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Is Compliance the New Key to Disruptive Tech?

June 03, 2024

  • AML Compliance
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  • B2B SMEs
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Sadra Hosseini, CEO at Ryft
Sadra Hosseini, CEO at Ryft

By Sadra Hosseini, CEO at Ryft

We’ve all heard about the “move fast, break things” mentality, which became synonymous with companies like Facebook, Uber, and WeWork during the past decade. Throughout this period, forward-thinking companies regularly built products with little to no care for existing regulations, guided by the belief that regulators would eventually be forced to catch up with them when push came to shove.

For the most part, many of these companies were ultimately proven right. The consensus at the time was that innovation leads and regulation follows. However, fast forward to 2024 and things are beginning to change. Across the board, there is now far less tolerance for innovations that outpace regulations, and much greater emphasis placed on the importance of ensuring compliance from the outset of a business.

How We Got Here

It’s probably fair to say that the tech sector has itself somewhat to blame for this predicament. While most of the technological and digital innovations of the past decade generated improvements across people’s lives, a small minority opened the door for more nefarious activities. Whether it’s increased rates of fraud or money laundering, it’s clear to see why regulators have felt compelled to act.

For startup businesses, this recalibration has necessitated a change in attitude and thinking. It’s now essential to prioritize regulatory compliance from the outset when building products. Even established companies, such as those across the Banking-as-a-Service space, are being challenged to update solutions in line with new and enhanced regulations designed to better protect customers and ensure market stability.

Evolving to Change

This is a daunting ask for many. As a startup founder myself, I appreciate the natural urge to resist the constraints of regulations when building solutions. It’s long been perceived that the necessity to adhere to regulations can deter the rapid development and deployment of new products and services. These constraints are seen as hindrances to the creation of truly transformative technologies capable of disrupting established markets.

However, as the fintech sector continues to mature, those of us involved must act accordingly. We find ourselves in a new period of progress, and the demands of the day dictate much greater emphasis on compliance. Accepting and understanding that fact can be a huge strategic advantage to businesses. Particularly for startups, baking compliance in at an early stage of development is now a huge differentiator.

Compliance is Cool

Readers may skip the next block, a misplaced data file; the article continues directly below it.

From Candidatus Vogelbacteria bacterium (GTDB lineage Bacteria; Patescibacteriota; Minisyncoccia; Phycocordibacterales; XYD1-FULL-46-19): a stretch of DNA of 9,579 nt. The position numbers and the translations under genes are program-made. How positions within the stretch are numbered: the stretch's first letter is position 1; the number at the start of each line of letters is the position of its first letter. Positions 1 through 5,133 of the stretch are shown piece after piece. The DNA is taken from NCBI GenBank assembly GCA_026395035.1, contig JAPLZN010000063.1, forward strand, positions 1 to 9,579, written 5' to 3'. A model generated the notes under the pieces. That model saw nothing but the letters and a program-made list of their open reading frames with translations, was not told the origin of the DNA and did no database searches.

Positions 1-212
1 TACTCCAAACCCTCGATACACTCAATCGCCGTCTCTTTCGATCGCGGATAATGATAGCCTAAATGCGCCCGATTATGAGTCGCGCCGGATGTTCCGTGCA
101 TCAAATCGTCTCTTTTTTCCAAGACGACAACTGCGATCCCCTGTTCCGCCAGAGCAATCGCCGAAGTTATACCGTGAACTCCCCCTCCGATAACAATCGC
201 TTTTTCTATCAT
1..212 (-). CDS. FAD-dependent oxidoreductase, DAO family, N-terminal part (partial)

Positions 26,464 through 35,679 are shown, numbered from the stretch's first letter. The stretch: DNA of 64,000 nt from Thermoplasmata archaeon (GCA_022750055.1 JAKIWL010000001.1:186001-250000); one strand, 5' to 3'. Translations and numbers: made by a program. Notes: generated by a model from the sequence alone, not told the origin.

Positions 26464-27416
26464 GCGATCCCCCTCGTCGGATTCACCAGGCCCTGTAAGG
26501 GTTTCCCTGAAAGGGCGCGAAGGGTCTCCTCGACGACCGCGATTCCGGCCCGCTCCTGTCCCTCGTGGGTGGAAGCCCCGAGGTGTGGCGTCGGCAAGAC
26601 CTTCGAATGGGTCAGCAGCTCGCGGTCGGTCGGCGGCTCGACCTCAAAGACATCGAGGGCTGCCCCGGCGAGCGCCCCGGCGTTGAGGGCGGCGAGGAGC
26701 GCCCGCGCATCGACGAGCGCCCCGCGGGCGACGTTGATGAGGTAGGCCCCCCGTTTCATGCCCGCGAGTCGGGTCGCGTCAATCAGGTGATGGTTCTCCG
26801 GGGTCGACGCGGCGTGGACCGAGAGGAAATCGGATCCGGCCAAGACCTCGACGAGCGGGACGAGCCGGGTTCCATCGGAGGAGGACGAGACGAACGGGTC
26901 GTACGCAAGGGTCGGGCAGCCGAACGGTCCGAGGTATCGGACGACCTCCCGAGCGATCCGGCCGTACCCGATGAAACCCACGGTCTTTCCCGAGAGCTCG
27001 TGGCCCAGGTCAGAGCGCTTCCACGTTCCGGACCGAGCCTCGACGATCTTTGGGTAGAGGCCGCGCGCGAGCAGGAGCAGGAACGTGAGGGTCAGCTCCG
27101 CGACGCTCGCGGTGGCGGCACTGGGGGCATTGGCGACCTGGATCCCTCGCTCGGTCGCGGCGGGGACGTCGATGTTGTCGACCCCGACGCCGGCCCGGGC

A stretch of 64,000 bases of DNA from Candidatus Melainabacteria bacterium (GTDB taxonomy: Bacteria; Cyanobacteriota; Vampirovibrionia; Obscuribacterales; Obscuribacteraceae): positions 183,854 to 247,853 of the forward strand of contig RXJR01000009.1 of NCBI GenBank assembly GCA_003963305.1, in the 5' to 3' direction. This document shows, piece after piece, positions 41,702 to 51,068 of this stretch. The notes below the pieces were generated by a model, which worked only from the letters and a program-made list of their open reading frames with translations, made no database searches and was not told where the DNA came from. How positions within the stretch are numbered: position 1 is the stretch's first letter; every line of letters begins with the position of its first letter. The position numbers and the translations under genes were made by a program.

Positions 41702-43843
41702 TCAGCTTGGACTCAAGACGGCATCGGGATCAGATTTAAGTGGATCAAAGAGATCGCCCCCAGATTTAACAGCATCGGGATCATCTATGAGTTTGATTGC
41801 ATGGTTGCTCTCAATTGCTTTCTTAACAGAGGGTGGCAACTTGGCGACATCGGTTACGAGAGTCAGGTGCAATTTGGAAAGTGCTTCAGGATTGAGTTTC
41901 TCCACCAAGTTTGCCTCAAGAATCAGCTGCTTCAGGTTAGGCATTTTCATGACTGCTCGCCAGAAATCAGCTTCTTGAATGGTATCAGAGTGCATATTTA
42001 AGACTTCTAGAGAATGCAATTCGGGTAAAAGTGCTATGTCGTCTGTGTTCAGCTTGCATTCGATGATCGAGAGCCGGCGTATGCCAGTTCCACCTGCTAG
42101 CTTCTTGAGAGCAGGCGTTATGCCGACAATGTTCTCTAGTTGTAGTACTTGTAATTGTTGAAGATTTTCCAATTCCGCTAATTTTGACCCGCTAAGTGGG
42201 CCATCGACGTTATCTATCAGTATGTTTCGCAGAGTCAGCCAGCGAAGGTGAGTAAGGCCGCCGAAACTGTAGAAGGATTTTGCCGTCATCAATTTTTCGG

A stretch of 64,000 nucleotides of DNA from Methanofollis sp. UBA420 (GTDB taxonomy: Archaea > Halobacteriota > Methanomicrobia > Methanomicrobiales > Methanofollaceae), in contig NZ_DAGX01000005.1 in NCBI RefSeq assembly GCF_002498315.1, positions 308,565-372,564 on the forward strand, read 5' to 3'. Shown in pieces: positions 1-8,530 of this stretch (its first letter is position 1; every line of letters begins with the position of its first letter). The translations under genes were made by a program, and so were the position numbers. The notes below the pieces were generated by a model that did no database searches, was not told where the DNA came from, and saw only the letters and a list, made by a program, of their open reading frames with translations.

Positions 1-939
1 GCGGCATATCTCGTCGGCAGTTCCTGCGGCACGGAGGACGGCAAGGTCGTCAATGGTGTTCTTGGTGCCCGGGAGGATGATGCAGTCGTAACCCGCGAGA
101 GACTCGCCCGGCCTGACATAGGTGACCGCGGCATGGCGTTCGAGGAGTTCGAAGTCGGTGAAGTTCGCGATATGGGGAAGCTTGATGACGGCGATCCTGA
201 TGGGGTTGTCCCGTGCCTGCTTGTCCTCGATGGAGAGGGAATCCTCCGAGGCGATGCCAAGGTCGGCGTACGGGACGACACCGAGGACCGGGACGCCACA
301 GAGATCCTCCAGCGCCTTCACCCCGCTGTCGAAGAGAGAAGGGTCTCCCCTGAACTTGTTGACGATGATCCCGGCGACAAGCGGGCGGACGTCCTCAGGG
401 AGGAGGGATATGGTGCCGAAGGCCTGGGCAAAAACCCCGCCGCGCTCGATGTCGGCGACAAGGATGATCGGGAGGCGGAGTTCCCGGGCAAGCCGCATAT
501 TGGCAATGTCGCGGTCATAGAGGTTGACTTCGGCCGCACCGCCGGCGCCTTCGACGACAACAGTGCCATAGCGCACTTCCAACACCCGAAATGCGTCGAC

By embedding compliance into their core strategies, startups can mitigate legal risks and create more sustainable growth pathways. This proactive approach not only helps in avoiding fines and sanctions but also positions these companies as responsible and reliable players in their respective industries, helping to underline their long-term commitment and vision to the space they operate in.

What’s more, demonstrating a commitment to compliance can enhance credibility with investors, who are increasingly wary of legal and regulatory risks. It can also be a huge positive for customers, who are becoming increasingly aware of the risks of non-compliance in areas like finance and technology where data privacy, security, and fraud prevention are paramount concerns.

Steps for Success

With a few simple steps, startups can balance innovation with compliance and ensure they’re still capable of delivering game-changing products. Developing a roadmap of relevant regulations and standards that apply to the product is a great start and can help to identify potential legal obstacles early on to ensure that your product design aligns with any relevant regulatory requirements.

Regular audits and updates to compliance protocols are also important here, as are regular training sessions for employees to keep them informed about compliance requirements and the importance of adhering to them. Likewise, look to allocate resources specifically for compliance regardless of company size and consider adopting dedicated compliance tools and management systems to streamline the process.

Building a Culture of Compliance

Finally, look to maintain an open line of communication with regulatory bodies. This can help in developing an understanding around their expectations and provide insights into upcoming regulatory changes. In addition, developing the habit of open dialogue around compliance keeps it at the forefront of your staff’s mind and creates a culture where compliance is seen as an active concern and far less likely to catch you on the back foot.

By making these small alterations, startup businesses can still balance innovation with compliance, creating transformative products that not only challenge established monopolies but also stand the test of regulatory scrutiny. While rapid innovation has been the hallmark of many successful startups, new compliance demands necessitate a more nuanced approach. With the right approach, startup founders can ensure they’re responding accordingly.

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